Firms' Compliance with Complex Regulations

Juan P. Mendoza*, Henri Dekker, Jacco L. Wielhouwer

*Corresponding author for this work

Research output: Contribution to journalJournal articleResearchpeer-review


This study addresses the question of what explains compliance with complex regulations, which are technical, extensive, and often subject to modifications. Based on official (anonymized) data of financial intermediaries in the Netherlands (N = 602), we examined the association between compliance (measured as number of law violations) and the extent to which regulatory complexity is perceived as fair (i.e., the perception that the extensive regulation generates unnecessary difficulties for the firm). We hypothesized that perceiving regulatory complexity as fair would motivate firms to acquire knowledge of the regulation, and that this knowledge in turn would improve their ability to comply. In line with our hypothesis, the results of a series of tests show that knowledge mediates the association between perceived fairness and compliance (95% confidence intervals). These findings indicate that (a) regulatory complexity is not necessarily unfair, (b) the well-established direct association between fairness perceptions and compliance is less straightforward when regulations are highly complex (because it involves a fundamental mediating mechanism), and (c) firms' compliance behavior may respond to not only cost-benefit analyses, but also to fairness perceptions about the law.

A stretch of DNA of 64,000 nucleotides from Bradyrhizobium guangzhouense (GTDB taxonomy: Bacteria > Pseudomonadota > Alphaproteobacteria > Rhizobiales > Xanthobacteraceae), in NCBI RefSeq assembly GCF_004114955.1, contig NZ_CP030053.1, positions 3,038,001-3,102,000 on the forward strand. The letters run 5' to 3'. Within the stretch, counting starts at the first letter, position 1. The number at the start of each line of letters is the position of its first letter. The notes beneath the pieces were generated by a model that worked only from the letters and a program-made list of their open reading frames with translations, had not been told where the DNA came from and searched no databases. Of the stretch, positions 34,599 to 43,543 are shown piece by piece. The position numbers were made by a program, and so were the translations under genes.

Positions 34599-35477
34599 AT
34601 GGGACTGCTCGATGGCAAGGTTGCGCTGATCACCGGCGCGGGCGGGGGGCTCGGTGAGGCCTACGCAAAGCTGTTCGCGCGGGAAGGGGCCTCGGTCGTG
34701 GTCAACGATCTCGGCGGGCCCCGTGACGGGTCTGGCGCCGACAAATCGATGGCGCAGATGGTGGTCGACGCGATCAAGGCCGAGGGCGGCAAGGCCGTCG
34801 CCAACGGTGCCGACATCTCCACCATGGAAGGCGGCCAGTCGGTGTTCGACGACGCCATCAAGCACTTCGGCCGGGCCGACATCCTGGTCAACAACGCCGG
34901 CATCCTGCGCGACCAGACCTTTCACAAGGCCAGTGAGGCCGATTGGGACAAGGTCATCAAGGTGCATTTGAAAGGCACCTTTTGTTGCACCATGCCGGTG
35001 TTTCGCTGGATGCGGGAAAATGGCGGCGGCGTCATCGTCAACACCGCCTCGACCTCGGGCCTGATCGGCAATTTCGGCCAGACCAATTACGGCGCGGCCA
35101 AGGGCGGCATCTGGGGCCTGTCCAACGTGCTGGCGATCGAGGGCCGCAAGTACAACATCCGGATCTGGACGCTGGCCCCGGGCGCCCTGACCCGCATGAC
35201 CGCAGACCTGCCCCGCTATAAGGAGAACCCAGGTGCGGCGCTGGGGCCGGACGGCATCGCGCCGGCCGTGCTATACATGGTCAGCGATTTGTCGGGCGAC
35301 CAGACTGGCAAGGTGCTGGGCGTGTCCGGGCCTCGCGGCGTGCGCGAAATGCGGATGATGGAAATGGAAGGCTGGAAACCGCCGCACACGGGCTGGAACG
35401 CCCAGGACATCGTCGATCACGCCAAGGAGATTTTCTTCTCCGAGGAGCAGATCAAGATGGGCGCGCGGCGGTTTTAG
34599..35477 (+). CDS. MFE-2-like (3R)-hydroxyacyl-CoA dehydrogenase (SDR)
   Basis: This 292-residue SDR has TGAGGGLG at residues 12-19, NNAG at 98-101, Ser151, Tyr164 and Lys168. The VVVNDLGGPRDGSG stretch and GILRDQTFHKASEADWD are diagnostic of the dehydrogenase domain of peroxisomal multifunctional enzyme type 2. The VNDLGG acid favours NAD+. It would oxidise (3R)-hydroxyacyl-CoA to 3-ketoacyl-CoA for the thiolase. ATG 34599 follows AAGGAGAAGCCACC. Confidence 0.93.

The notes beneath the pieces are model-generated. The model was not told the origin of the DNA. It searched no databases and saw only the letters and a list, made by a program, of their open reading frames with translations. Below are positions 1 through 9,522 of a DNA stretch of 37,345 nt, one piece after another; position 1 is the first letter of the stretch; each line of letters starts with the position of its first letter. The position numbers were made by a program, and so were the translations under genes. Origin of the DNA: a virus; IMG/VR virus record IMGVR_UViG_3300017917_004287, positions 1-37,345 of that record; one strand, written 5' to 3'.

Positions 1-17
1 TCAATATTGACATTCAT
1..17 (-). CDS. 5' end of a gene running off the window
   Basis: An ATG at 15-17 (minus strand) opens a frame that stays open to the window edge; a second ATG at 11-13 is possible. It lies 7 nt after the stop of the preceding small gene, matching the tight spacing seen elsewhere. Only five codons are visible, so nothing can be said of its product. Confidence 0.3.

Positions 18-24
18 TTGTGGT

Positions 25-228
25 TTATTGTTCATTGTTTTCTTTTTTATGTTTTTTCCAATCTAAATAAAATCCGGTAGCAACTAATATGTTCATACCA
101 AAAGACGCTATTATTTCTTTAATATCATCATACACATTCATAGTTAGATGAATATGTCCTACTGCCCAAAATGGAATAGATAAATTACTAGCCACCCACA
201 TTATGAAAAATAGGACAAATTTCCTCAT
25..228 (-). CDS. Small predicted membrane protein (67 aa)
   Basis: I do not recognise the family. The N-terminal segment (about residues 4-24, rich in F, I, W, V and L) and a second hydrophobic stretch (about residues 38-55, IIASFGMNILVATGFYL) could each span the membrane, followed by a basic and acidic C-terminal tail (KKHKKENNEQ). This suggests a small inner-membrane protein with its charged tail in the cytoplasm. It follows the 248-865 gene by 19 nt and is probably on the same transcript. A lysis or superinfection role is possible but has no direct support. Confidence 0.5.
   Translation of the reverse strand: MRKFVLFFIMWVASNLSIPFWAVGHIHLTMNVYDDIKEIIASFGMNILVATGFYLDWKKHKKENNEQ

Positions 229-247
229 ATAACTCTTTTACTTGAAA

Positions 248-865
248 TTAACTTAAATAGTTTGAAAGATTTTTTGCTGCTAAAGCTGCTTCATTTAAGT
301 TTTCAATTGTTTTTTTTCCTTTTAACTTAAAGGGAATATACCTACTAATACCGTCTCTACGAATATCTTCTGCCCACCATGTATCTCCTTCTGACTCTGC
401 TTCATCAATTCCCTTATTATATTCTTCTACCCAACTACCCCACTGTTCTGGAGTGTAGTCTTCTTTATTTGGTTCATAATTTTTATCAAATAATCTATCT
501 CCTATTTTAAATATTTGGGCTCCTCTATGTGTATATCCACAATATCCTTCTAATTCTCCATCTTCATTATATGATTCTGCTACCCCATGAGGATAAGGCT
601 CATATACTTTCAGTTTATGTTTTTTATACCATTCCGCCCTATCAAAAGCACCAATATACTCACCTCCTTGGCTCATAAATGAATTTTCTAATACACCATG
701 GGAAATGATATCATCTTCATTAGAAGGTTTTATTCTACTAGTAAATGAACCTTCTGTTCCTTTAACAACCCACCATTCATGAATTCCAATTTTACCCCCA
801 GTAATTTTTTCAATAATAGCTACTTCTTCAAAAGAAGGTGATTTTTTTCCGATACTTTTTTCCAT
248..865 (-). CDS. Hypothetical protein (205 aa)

Original languageEnglish
JournalLaw and Human Behavior
Issue number6
Pages (from-to)721-733
Number of pages13
Publication statusPublished - Dec 2016
Externally publishedYes


  • Complex regulations
  • Compliance
  • Fairness perceptions
  • Firm behavior

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